African Americans have made significant contributions to the United States and society as a whole. Even more specifically, they have had a major influence in the history of our ship repair industry. The most famous of which was Fredrick Douglas who worked in the Fells Point Shipyard. Here is an excerpt from the Maryland Historical Society about the history of African American caulkers that took place only a short boat ride up the Chesapeake Bay from us in Coastal Virginia:
Fells Point’s most famous caulker was Frederick Douglass. Douglass was an enslaved person living in Fells Point as a servant of Hugh and Sophia Auld, his Eastern Shore master’s relatives. The Aulds hired Douglass out to shipbuilder William Gardner and later Walter Price. He learned the art of caulking and was able to earn high wages of six to seven dollars per week, which he turned over to Auld. Once he had become an accomplished caulker, Douglass convinced Auld to allow him to contract his own work and collect his own wages. However, Douglass still had to pay Auld a sizeable portion of his wages each week in addition to paying for his own room and board and caulking tools. Working as a caulker in Fells Point provided free and enslaved African Americans, including Douglass, a great deal of freedom and opportunity. Perhaps the greatest benefit was the ability to associate with other free blacks and blend into the city’s African American community. Douglass used information gathered and friendships made while working in Fells Point to make possible his escape.
For more information on Frederick Douglass in Baltimore, consult The Narrative of the Life of Frederick Douglass, An Out of Slavery A Primary Source Kit from the Maryland Historical Society American Slave, Douglass’ autobiography.
Frederick Douglas went on to help found the first ‘Black Shipyard’ by helping Issac Myers to fund the endeavor in 1868. You can still visit places that Douglass built and even interact with a re-creation of the shipyard in Baltimore. Today, we continue to celebrate the tradition of repairing the modern United States fleet with a diverse workforce that more accurately depicts the melting pot of talent and people of our country. Tidewater Staffing pays its respects to all of those who came before us; black, white, short, tall, and acknowledges all the contributions made by people of all walks but especially on this day, Juneteenth, we recognize the African American community for all it has done and continues to do for the industry.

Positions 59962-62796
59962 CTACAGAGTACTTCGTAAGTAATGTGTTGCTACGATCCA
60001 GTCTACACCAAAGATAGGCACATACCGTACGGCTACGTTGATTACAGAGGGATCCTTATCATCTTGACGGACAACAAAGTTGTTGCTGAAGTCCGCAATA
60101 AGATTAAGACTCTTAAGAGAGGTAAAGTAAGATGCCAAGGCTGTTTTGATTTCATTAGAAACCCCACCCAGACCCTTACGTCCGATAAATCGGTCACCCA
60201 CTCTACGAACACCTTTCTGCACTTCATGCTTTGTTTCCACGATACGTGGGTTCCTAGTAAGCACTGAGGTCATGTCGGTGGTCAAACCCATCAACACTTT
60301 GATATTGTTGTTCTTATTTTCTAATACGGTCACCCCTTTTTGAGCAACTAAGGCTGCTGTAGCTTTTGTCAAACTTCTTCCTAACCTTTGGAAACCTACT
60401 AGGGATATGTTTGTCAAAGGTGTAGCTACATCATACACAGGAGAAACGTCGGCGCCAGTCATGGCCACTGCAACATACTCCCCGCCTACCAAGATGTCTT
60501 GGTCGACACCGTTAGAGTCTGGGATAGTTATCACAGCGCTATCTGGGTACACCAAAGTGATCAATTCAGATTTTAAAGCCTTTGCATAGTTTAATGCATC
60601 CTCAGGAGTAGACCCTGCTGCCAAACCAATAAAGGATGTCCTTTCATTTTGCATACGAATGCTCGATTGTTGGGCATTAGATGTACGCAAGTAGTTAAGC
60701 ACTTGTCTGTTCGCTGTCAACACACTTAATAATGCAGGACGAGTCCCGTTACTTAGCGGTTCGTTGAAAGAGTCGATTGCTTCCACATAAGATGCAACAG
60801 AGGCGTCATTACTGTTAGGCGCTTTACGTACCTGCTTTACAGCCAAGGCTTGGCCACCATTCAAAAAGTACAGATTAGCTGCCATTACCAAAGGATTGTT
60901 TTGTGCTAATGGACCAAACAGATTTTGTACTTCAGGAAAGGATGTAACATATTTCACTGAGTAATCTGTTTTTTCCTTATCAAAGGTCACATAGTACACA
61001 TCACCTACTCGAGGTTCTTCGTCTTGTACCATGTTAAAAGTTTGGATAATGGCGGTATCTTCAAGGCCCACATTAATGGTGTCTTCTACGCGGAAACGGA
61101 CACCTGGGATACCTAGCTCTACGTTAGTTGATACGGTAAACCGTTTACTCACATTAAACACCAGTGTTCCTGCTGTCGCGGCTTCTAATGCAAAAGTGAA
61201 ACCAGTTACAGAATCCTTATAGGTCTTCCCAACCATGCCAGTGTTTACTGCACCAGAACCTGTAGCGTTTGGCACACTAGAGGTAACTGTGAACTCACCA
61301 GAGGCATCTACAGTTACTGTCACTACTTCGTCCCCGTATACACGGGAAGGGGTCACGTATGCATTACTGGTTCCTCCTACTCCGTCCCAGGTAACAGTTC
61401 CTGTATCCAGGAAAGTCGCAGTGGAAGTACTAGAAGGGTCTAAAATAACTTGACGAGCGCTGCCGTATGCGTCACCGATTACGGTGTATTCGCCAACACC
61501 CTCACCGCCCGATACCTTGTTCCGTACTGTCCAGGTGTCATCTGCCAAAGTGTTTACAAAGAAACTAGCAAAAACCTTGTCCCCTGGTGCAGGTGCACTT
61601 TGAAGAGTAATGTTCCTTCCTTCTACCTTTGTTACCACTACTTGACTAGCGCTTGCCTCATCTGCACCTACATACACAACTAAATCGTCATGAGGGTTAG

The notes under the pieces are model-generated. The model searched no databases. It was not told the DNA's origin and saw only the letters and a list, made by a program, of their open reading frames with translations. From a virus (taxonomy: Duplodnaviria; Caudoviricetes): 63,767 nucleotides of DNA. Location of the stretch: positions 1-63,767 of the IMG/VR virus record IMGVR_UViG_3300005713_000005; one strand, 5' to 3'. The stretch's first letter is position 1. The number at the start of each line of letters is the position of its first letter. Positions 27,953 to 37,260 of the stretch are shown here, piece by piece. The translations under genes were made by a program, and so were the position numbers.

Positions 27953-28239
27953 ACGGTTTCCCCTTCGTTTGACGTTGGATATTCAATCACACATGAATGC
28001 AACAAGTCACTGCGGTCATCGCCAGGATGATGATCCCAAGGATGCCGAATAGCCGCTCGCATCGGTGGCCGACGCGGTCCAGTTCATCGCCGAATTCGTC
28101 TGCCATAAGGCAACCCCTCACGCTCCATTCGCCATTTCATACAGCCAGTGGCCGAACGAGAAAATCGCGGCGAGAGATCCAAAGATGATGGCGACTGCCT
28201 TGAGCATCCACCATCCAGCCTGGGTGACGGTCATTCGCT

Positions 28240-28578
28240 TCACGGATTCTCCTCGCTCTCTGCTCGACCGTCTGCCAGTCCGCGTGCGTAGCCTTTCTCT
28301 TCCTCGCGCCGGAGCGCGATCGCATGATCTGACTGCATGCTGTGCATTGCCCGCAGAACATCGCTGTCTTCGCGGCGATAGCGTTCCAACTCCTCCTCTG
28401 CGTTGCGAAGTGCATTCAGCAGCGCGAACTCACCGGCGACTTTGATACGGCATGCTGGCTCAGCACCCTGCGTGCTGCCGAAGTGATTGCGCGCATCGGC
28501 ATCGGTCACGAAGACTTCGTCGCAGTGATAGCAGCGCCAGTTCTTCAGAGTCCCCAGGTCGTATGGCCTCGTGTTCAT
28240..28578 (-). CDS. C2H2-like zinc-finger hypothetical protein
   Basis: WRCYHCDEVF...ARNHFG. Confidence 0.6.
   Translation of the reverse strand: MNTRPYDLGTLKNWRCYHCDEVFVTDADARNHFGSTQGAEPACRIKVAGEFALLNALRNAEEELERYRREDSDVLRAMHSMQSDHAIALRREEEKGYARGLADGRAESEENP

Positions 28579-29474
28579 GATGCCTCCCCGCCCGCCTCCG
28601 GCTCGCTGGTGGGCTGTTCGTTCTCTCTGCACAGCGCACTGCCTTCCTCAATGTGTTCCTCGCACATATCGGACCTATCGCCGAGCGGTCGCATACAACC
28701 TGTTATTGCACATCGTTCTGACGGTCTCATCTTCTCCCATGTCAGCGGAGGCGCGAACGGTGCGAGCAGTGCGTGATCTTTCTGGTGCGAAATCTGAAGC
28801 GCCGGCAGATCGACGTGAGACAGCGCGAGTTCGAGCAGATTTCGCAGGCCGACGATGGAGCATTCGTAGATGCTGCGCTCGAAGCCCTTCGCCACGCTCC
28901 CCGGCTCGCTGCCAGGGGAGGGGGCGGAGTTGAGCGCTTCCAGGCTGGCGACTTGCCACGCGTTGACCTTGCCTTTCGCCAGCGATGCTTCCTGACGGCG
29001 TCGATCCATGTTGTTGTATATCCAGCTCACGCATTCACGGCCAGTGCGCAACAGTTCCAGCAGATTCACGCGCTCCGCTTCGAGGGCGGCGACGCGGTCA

Juneteenth is the oldest known celebration commemorating the ending of slavery in the United States. Dating back to 1865, it was on June 19ththat the Union soldiers, led by Major General Gordon Granger, landed at Galveston, Texas with news that the war had ended and that the enslaved were now free. Note that this was two and a half years after President Lincoln’s Emancipation Proclamation – which had become official January 1, 1863. The Emancipation Proclamation had little impact on the Texans due to the minimal number of Union troops to enforce the new Executive Order. However, with the surrender of General Lee in April of 1865, and the arrival of General Granger’s regiment, the forces were finally strong enough to influence and overcome the resistance.
Later attempts to explain this two and a half year delay in the receipt of this important news have yielded several versions that have been handed down through the years. Often told is the story of a messenger who was murdered on his way to Texas with the news of freedom. Another, is that the news was deliberately withheld by the enslavers to maintain the labor force on the plantations. And still another, is that federal troops actually waited for the slave owners to reap the benefits of one last cotton harvest before going to Texas to enforce the Emancipation Proclamation. All of which, or neither of these versions could be true. Certainly, for some, President Lincoln’s authority over the rebellious states was in question For whatever the reasons, conditions in Texas remained status quo well beyond what was statutory.
If you are looking for a way to pay your respects to those who have come before you need to look no further than Hampton University. Just behind the entrance and only a stone’s throw from I-64 stands the Emancipation Oak. Here is what the university says about this very special tree:
The Emancipation Oak stands near the entrance of the Hampton University campus and is a lasting symbol of the university’s rich heritage and perseverance.
During the Civil War, Union General Benjamin F. Butler’s “contraband of war” decision at Fort Monroe in 1861 changed the fates of many African-American slaves, enabling hundreds to reach freedom behind Union lines. Although previously forbidden an education by Virginia law, the rising number of “contrabands” camped in the area prompted the establishment of schools for those freedmen who exhibited “a great thirst for knowledge”.
-Mary Smith Peake
The peaceful shade of the young oak served as the first classroom for newly freed men and women, eager for an education. Mrs. Mary Peake, daughter of a freed colored woman and a Frenchman, conducted the first lessons taught under the oak located on the University’s campus. Classes continued with the The Butler School, which was constructed in 1863 next to the oak.
One day in 1863, the members of the Virginia Peninsula’s black community gathered to hear a prayer answered. The Emancipation Oak was the site of the first Southern reading of President Lincoln’s Emancipation Proclamation, an act which accelerated the demand for African-American education.
With limbs sprawling over a hundred feet in diameter, the Emancipation oak is designated as one of the 10 Great Trees of the World by the National Geographic Society.